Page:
13.  Diaz-Calderon A., C. J. J. Paredis and P. K. Khosla. Combining software components and symbolic equation manipulation in modeling and simulation of mechatronic systems. IEEE 10th International Symposium on Computer-Aided Control System Design, Hawaii, Hawaii, August 1999.

    14.  Diaz-Calderon A., C. J. J. Paredis and P. K. Khosla. On the synthesis of the system graph for 3D mechanics. American Control Conference, San Diego, CA, June 1999.

    15.  Diaz-Calderon A., C. J. J. Paredis and P. K. Khosla. A modular composable software architecture for the simulation of mechatronic systems. 1998 ASME Design Engineering Technical Conferences, Atlanta, GA, September 1998.

    16.  Diaz-Calderon A., D. Navin-Chandra and P. K. Khosla. Measuring the difficulty of assembly tasks from tool access information. IEEE International Symposium on Assembly and Task Planning, Pittsburgh, PA, August 1995.

    17.  Diaz-Calderon A., S. Fenves, J. Garrett and C. Hendrickson. A computer-based advisor for environmentally conscious, “green” product design. ASCE First Congress on Computing in Civil Engineering, Washington, D. C. June, 1994.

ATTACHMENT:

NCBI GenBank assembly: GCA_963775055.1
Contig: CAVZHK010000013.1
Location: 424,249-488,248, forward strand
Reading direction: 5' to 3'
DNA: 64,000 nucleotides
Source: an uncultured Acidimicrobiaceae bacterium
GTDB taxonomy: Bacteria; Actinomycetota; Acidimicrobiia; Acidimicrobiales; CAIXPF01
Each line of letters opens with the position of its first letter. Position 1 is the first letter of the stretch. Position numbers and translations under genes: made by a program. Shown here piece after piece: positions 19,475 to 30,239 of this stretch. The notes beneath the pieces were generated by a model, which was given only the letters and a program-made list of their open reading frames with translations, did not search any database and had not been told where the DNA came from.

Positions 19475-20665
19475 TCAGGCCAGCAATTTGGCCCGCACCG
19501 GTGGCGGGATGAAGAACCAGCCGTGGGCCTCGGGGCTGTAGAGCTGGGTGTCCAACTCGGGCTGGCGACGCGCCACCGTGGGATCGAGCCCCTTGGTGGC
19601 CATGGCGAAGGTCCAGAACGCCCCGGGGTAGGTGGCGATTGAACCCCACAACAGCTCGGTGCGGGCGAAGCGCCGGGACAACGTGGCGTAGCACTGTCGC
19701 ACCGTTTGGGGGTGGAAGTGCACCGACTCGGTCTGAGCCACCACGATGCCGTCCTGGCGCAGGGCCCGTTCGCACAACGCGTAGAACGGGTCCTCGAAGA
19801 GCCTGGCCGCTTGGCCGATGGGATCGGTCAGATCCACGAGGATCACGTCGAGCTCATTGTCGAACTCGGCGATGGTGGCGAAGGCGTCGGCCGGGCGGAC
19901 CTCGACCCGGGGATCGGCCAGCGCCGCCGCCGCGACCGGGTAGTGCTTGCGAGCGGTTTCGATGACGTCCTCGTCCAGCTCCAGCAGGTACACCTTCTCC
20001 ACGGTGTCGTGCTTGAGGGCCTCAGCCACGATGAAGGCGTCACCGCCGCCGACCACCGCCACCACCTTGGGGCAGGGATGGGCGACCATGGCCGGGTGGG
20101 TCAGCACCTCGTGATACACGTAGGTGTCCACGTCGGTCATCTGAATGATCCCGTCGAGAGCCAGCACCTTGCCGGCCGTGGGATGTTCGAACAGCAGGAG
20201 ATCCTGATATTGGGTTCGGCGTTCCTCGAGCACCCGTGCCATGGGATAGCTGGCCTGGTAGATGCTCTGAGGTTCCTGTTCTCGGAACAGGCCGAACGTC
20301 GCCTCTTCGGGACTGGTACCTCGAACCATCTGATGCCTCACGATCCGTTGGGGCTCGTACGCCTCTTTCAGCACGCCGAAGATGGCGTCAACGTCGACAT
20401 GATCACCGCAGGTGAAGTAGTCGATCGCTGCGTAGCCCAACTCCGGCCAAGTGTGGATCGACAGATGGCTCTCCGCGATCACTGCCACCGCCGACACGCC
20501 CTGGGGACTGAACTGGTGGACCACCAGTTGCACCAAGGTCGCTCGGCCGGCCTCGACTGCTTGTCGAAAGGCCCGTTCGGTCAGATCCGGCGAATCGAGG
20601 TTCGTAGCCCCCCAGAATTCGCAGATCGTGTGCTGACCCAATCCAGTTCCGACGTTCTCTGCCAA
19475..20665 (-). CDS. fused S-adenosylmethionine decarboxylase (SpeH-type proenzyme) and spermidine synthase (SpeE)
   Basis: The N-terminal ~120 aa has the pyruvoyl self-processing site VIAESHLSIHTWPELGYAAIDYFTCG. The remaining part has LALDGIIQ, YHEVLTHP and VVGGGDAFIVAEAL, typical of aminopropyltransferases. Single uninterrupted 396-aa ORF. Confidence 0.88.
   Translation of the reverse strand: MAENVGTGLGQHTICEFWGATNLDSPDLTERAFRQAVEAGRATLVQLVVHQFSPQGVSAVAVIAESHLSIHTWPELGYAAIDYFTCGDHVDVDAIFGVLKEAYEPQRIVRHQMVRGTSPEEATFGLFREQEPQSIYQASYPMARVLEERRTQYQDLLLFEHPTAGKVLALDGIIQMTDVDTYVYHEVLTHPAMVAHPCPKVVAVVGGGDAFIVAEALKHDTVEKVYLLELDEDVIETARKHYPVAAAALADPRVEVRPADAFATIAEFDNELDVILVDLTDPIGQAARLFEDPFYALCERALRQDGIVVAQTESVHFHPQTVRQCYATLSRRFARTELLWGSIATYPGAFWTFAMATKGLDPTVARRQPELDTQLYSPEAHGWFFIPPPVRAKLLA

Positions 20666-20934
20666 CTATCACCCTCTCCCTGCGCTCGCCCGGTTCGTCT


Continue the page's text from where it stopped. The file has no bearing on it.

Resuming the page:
18.  Diaz-Calderon A., C. J. J. Paredis and P. K. Khosla. On the synthesis of system-level dynamic equations for mechatronic systems. Tech. Report 04-06-99, Institute for Complex Engineered Systems, Carnegie Mellon University, Pittsburgh, PA.

    19.  Diaz-Calderon A. and C. Hendrickson. A comparison of task management approaches for engineering design processes. Tech. Report EDRC 12-59-93, Engineering Design Research Center, Carnegie Mellon University, Pittsburgh, PA.